Coxon’s ’80 Les Paul Custom dates back to Blur’s earliest LPs. So do his 100-watt Marshall 1959SLP Super Leads. Here he’s got the Gibson capoed up at the Hollywood Bowl for “There’s No Other Way,” the band’s first U.K. smash.
Photo by Debi Del Grande
At the apex of Blur’s mid-’90s superstardom, a casual listener could be forgiven for failing to hear Graham Coxon’s guitar brilliance. Songs from Parklife and The Great Escape—records that virtually defined the cultural earthquake called Britpop—were so overflowing with hooks, brass, bubbling synths, radical song-to-song stylistic shifts, and Damon Albarn’s characters writ in boldface that Coxon’s fretwork could seem relegated to the sidelines.
But for those who listened deeper and looked beyond the mania surrounding Blur at the time, Coxon’s hit-and-run shards of chord deconstruction, Fripp-fired leads, and impeccable sense of rhythm and timing were nuggets of pure musical treasure.
Like ’60s British players who assimilated American blues and international influences to brew their own pot of gumbo, Coxon wed his love for unbridled American iconoclasts like Sonic Youth, Dinosaur Jr., and Yo La Tengo to a foundation built on the Smiths and U.K. indie, Canterbury prog, free jazz, krautrock, the Kinks, the Fall, and My Bloody Valentine. And his ability to channel those divergent influences via a vivid musical imagination and raw, instinctive virtuosity made Coxon a potent, protean, and artful guitarist in a British scene that could be pathologically regressive.
To fans who stayed on or joined anew for the post-Britpop LPs Blur and 13, or caught the band live, Coxon’s skills became profoundly apparent. His restless sense of experimentalism blossomed and thrived on Blur and 13, as Albarn warmed to Coxon’s American indie fascinations and the band embraced shared affections for dub, electronica, African pop, hip-hop, and folk. Blur’s live shows, meanwhile, revealed that Coxon could move from Gilmour-scale grandeur to hardcore punk thuggery and unhinged sound sculpture—sometimes in a single song.
Like Nirvana a few years before them, Blur brought indie aesthetics and ideals to the masses, often with uncomfortable and unintended consequences. Yet for all the discord Blur’s success stoked within the band (and among boyhood friends Coxon and Albarn, in particular), it led to fruitful creative tensions. Indeed, the sound of Coxon bursting at the seams—alternatingly weaving chaos, squall, and filigreed beauty around Albarn’s pop ideas—became the backbone of much of Blur’s most vital and enduring work.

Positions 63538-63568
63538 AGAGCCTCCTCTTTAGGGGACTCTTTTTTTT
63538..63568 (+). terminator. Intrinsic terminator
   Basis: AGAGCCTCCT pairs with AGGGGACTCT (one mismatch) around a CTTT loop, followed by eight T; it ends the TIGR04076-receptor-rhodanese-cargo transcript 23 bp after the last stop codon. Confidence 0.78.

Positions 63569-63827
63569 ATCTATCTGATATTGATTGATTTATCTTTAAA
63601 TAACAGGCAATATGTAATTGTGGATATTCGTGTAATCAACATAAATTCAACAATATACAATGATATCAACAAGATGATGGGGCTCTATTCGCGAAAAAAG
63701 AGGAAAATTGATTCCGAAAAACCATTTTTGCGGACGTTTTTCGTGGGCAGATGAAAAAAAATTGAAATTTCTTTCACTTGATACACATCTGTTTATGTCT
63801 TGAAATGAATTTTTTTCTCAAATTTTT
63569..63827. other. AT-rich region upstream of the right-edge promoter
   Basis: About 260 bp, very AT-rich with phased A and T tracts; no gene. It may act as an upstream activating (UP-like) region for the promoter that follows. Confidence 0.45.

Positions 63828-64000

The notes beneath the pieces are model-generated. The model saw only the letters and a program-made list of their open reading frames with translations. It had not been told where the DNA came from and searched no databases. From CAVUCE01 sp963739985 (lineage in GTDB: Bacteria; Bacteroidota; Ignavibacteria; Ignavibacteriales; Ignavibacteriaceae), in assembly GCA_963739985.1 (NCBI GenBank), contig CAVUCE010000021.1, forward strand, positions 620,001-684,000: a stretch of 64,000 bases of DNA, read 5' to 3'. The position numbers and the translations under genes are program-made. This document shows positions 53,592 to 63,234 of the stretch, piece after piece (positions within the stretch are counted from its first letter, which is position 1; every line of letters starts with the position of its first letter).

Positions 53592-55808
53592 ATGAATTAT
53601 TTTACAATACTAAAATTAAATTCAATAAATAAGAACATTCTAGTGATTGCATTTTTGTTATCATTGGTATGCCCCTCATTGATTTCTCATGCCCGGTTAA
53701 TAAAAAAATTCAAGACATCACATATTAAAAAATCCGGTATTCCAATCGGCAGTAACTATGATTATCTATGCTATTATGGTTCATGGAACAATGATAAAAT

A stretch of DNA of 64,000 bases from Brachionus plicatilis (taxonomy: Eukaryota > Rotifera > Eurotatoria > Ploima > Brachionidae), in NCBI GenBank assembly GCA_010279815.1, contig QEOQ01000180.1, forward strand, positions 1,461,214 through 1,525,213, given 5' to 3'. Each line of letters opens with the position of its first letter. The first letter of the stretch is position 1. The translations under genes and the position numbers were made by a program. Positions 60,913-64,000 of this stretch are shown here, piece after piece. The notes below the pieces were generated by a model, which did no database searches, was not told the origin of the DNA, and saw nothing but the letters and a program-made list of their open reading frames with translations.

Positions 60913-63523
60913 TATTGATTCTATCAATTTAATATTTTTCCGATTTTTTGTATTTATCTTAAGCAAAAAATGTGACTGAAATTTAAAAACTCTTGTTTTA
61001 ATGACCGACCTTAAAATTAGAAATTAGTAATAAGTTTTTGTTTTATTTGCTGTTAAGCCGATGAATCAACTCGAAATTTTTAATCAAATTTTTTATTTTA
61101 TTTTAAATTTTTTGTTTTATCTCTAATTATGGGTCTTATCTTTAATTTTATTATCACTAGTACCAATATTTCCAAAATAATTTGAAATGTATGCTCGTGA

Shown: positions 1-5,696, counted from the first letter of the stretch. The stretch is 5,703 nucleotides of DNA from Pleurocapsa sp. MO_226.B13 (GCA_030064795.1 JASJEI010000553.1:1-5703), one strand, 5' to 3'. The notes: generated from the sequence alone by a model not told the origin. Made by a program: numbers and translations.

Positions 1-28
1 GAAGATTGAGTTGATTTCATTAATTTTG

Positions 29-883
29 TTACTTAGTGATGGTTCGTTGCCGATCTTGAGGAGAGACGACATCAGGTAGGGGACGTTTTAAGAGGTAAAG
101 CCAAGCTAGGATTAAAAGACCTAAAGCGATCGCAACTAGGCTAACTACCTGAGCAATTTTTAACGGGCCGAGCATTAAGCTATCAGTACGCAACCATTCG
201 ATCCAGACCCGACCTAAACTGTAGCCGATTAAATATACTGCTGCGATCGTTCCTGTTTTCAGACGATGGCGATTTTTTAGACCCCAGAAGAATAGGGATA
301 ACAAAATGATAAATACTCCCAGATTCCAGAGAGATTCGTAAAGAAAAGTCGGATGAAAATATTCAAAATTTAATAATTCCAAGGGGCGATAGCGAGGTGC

By 2003, the white-hot energy that drove Blur consumed them. Coxon became a prolific solo artist, turning out eight superb albums (on which he typically played every instrument and part) that traded in lo-fi art punk, dynamite power pop, and fleet-fingered acoustic Albion folk. Albarn, meanwhile, took the post-modern fusion concepts hatched on 13 and ran as the multimedia phenomenon Gorillaz.
A 2009 reconciliation between Coxon and Albarn found Blur risen from the ashes. But as any viewing of that year’s shows at Glastonbury or Hyde Park reveals, the reunion was hardly casual opportunism. Coxon was on fire. So were Albarn and the rest of the band. And the momentum born from the reunion carried through a 2012 London Olympics-closing show at Hyde Park and 2015’s The Magic Whip—an album Coxon shepherded to completion using jams from a spontaneous but incomplete 2013 Hong Kong recording session.
More recently Coxon retreated to his attic studio to concoct the soundtrack to the Netflix series The End of the F***ing World. And while the inherent constraints of a soundtrack meant that Coxon couldn’t always indulge his most spontaneous and radical urges, it is full of unexpected, genre-hopping turns that attest to his wildly eclectic influences, multi-instrumental virtuosity, and voracious love of music and visual art. There may be flashier guitarists, or more conventionally masterful ones. But few players in pop history can match the resourcefulness, imagination, and irreverent vision of Graham Coxon.
Coxon and Damon Albarn began playing together as schoolboys in Essex, England. The telepathy, brotherly affection, and creative tension between them is a cornerstone of Blur’s most vital and enduring work. Photo by Lindsay Best
Impressively for a soundtrack that has so many textures, you scored The End of the F***ing World music by yourself in your home studio. How did you approach the prospect of a blank slate every day?
Well, it’s so much easier these days to record in your spare room. I’ve got a house now where I knocked everything out in the attic, and I’ve just been collecting things over the years. I started out buying Logic and got a little Focusrite two-input desktop interface. I learned Logic and did a song for a movie called The Riot Club with that setup. Before then I’d never worked with digital audio workstations, I just demoed things in other ways. But I watched a bunch of YouTube, figured out whose advice I should be listening to, and just got a couple of key pieces of gear.
Now I have quite a few channels to work with. I have some odd consoles—a strange old Glensound BBC console, an old Trident Fleximix, a few BAE 1073 Neve-style things, some nice API lunchbox EQs, and a lovely Chandler germanium compressor. So I just got a few bits that I can really do stuff with, and it’s surprising how easy it is to make voices and guitars sound the way they should sound working in the attic. I can’t really do drums too loud, so there’s a combination of drums and heavily tweaked Logic drums on the soundtrack. But it’s pretty amazing what you can achieve in your spare room, just out of bed. You can play when the inspiration is there and come up with fairly interesting stuff when you’re half asleep. I love it.